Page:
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Oracle Solaris Trusted Extensions Configuration and Administration     Oracle Solaris 11 Express 11/10
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Document Information


Part I Initial Configuration of Trusted Extensions

1.  Security Planning for Trusted Extensions

2.  Configuration Roadmap for Trusted Extensions

3.  Adding Trusted Extensions Software to the Oracle Solaris OS (Tasks)

4.  Configuring Trusted Extensions (Tasks)

5.  Configuring LDAP for Trusted Extensions (Tasks)

6.  Configuring a Headless System With Trusted Extensions (Tasks)

Part II Administration of Trusted Extensions

7.  Trusted Extensions Administration Concepts

8.  Trusted Extensions Administration Tools

9.  Getting Started as a Trusted Extensions Administrator (Tasks)

10.  Security Requirements on a Trusted Extensions System (Overview)

11.  Administering Security Requirements in Trusted Extensions (Tasks)

12.  Users, Rights, and Roles in Trusted Extensions (Overview)

User Security Features in Trusted Extensions

Administrator Responsibilities for Users

System Administrator Responsibilities for Users

Security Administrator Responsibilities for Users

Decisions to Make Before Creating Users in Trusted Extensions

Default User Security Attributes in Trusted Extensions

label_encodings File Defaults

policy.conf File Defaults in Trusted Extensions

Configurable User Attributes in Trusted Extensions

Security Attributes That Must Be Assigned to Users

Security Attribute Assignment to Users in Trusted Extensions

.copy_files and .link_files Files

13.  Managing Users, Rights, and Roles in Trusted Extensions (Tasks)

14.  Remote Administration in Trusted Extensions (Tasks)

15.  Trusted Extensions and LDAP (Overview)

16.  Managing Zones in Trusted Extensions (Tasks)

17.  Managing and Mounting Files in Trusted Extensions (Tasks)

18.  Trusted Networking (Overview)

19.  Managing Networks in Trusted Extensions (Tasks)

20.  Multilevel Mail in Trusted Extensions (Overview)

21.  Managing Labeled Printing (Tasks)

22.  Devices in Trusted Extensions (Overview)

23.  Managing Devices for Trusted Extensions (Tasks)

24.  Trusted Extensions Auditing (Overview)

25.  Software Management in Trusted Extensions (Reference)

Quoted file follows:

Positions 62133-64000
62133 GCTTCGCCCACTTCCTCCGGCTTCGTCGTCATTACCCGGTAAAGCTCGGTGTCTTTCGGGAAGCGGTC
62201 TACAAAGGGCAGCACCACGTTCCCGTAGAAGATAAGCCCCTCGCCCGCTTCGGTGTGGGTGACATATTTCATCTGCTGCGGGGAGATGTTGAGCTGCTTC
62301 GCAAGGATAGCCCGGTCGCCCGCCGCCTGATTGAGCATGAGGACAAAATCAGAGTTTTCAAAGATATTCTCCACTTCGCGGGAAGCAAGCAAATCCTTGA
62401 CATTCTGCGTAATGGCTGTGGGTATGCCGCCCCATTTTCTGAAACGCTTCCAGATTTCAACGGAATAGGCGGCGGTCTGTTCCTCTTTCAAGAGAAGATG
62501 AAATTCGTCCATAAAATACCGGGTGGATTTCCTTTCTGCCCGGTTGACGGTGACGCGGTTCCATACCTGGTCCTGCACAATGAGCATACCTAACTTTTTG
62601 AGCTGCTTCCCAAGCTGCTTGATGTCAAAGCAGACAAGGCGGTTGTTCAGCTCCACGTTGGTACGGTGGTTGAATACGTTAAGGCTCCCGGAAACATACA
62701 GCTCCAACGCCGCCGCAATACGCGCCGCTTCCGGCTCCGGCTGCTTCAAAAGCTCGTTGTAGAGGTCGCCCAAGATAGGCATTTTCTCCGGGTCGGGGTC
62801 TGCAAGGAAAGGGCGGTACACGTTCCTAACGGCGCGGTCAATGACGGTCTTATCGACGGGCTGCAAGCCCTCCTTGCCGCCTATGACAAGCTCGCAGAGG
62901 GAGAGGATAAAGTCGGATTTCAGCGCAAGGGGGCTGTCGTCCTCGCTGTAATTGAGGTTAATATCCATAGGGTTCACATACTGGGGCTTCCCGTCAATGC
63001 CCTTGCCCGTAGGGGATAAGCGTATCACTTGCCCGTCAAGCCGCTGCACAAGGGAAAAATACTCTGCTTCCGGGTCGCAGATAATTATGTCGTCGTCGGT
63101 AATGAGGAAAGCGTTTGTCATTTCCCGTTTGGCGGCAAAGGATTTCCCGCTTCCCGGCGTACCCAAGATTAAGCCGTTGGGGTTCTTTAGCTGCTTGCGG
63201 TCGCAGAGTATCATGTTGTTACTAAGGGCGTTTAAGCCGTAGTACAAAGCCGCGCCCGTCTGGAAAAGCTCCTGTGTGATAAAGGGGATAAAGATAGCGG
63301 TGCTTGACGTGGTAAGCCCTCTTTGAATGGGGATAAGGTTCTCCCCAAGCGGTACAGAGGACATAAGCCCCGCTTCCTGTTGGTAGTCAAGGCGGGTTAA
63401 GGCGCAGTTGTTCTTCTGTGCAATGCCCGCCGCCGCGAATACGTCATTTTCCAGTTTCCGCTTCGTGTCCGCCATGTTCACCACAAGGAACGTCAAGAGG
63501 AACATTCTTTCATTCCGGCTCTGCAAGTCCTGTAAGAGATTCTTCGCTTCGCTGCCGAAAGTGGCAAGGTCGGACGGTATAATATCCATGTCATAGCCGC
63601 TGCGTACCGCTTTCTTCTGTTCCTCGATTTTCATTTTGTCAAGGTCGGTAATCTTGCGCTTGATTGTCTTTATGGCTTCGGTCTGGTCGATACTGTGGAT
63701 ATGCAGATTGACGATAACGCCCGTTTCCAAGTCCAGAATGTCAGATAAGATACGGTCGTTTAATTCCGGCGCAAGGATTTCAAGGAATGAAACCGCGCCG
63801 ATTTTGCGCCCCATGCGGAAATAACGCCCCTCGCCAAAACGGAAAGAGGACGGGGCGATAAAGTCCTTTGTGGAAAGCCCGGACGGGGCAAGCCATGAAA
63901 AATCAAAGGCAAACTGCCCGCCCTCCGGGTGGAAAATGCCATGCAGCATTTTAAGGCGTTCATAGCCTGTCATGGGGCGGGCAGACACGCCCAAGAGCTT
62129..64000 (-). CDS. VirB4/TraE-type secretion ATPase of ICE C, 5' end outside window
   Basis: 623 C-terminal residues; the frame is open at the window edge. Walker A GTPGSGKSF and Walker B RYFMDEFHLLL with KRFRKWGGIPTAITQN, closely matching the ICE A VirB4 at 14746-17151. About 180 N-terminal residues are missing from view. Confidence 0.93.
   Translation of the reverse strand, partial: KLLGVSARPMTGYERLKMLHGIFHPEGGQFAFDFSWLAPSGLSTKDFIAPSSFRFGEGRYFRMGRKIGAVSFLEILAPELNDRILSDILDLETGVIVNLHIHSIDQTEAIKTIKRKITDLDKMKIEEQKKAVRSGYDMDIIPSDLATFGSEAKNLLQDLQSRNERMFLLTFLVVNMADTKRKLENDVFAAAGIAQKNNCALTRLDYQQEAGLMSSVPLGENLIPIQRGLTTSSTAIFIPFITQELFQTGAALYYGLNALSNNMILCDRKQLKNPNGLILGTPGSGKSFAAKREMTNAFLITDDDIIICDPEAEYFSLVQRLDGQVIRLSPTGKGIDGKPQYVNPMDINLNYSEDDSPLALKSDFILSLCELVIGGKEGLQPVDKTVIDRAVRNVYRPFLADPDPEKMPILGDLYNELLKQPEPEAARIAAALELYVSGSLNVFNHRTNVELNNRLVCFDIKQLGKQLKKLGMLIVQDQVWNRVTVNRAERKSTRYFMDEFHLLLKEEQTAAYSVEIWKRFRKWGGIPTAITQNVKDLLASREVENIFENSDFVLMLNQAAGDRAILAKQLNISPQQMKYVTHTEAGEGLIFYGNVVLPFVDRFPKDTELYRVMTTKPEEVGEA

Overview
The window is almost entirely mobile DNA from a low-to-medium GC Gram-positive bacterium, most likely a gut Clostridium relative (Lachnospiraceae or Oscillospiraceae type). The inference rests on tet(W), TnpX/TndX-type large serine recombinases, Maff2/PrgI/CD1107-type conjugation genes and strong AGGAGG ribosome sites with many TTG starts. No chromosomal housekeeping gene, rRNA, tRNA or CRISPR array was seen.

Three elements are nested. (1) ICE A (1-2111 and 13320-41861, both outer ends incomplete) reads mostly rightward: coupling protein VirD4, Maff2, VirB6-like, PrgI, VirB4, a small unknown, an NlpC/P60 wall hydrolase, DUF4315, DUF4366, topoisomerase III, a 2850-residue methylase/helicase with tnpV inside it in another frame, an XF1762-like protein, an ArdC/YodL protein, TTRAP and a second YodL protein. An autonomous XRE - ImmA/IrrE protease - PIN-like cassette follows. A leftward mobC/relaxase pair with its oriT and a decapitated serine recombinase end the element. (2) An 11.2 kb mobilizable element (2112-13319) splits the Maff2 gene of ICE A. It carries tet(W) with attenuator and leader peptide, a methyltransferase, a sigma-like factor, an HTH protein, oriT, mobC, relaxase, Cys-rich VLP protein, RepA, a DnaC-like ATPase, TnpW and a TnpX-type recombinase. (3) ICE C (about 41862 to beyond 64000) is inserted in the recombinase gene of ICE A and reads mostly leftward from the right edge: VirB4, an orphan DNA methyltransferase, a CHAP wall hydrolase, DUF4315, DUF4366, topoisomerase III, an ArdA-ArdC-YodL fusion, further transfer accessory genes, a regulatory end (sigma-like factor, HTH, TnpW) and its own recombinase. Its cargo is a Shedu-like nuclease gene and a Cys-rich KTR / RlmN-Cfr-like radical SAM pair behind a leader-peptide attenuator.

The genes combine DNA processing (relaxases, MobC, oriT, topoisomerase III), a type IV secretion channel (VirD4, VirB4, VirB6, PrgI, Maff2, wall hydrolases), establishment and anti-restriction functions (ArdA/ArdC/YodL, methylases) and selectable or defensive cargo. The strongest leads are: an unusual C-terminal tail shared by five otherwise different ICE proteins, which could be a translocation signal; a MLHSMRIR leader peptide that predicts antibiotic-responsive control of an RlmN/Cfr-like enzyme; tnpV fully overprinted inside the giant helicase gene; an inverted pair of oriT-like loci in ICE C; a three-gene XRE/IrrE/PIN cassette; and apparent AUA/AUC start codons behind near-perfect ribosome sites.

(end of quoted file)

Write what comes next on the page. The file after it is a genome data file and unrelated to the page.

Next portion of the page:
A.  Site Security Policy

Creating and Managing a Security Policy

Site Security Policy and Trusted Extensions

Computer Security Recommendations

Physical Security Recommendations

Personnel Security Recommendations

Common Security Violations

Additional Security References

B.  Configuration Checklist for Trusted Extensions

Checklist for Configuring Trusted Extensions

C.  Quick Reference to Trusted Extensions Administration

Administrative Interfaces in Trusted Extensions

Oracle Solaris Interfaces Extended by Trusted Extensions

Tighter Security Defaults in Trusted Extensions

Limited Options in Trusted Extensions

D.  List of Trusted Extensions Man Pages

Trusted Extensions Man Pages in Alphabetical Order

Oracle Solaris Man Pages That Are Modified by Trusted Extensions



Default User Security Attributes in Trusted Extensions

Settings in the label_encodings and the policy.conf files together define default security attributes for user accounts. The values that you explicitly set for a user override these system values. Some values that are set in these files also apply to role accounts. For security attributes that you can explicitly set, see Configurable User Attributes in Trusted Extensions.

label_encodings File Defaults

The label_encodings file defines a user's minimum label, clearance, and default label view. For details about the file, see the label_encodings(4) man page. Your site's label_encodings file was installed by your initial setup team. Their decisions were based on Devising a Label Strategy, and examples from Oracle Solaris Trusted Extensions Label Administration.

Label values that the security administrator explicitly sets for individual users override values in the label_encodings file.

policy.conf File Defaults in Trusted Extensions

The Oracle Solaris /etc/security/policy.conf file contains the default security settings for the system. Trusted Extensions adds two keywords to this file. You can add these keyword=value pairs to the file if you want to change the system-wide value. These keywords are enforced by Trusted Extensions. The following table shows the possible values for these security settings and their default values.

Table 12-1 Trusted Extensions Security Defaults in policy.conf File

Default Value
Possible Values
Does not apply to roles.
0 to 120 minutes
Does not apply to roles.

The authorizations and rights profiles that are defined in the policy.conf file are in addition to any authorizations and profiles that are assigned to individual accounts. For the other fields, the individual user's value overrides the system value.

Planning User Security in Trusted Extensions includes a table of every policy.conf keyword. See also the policy.conf(4) man page.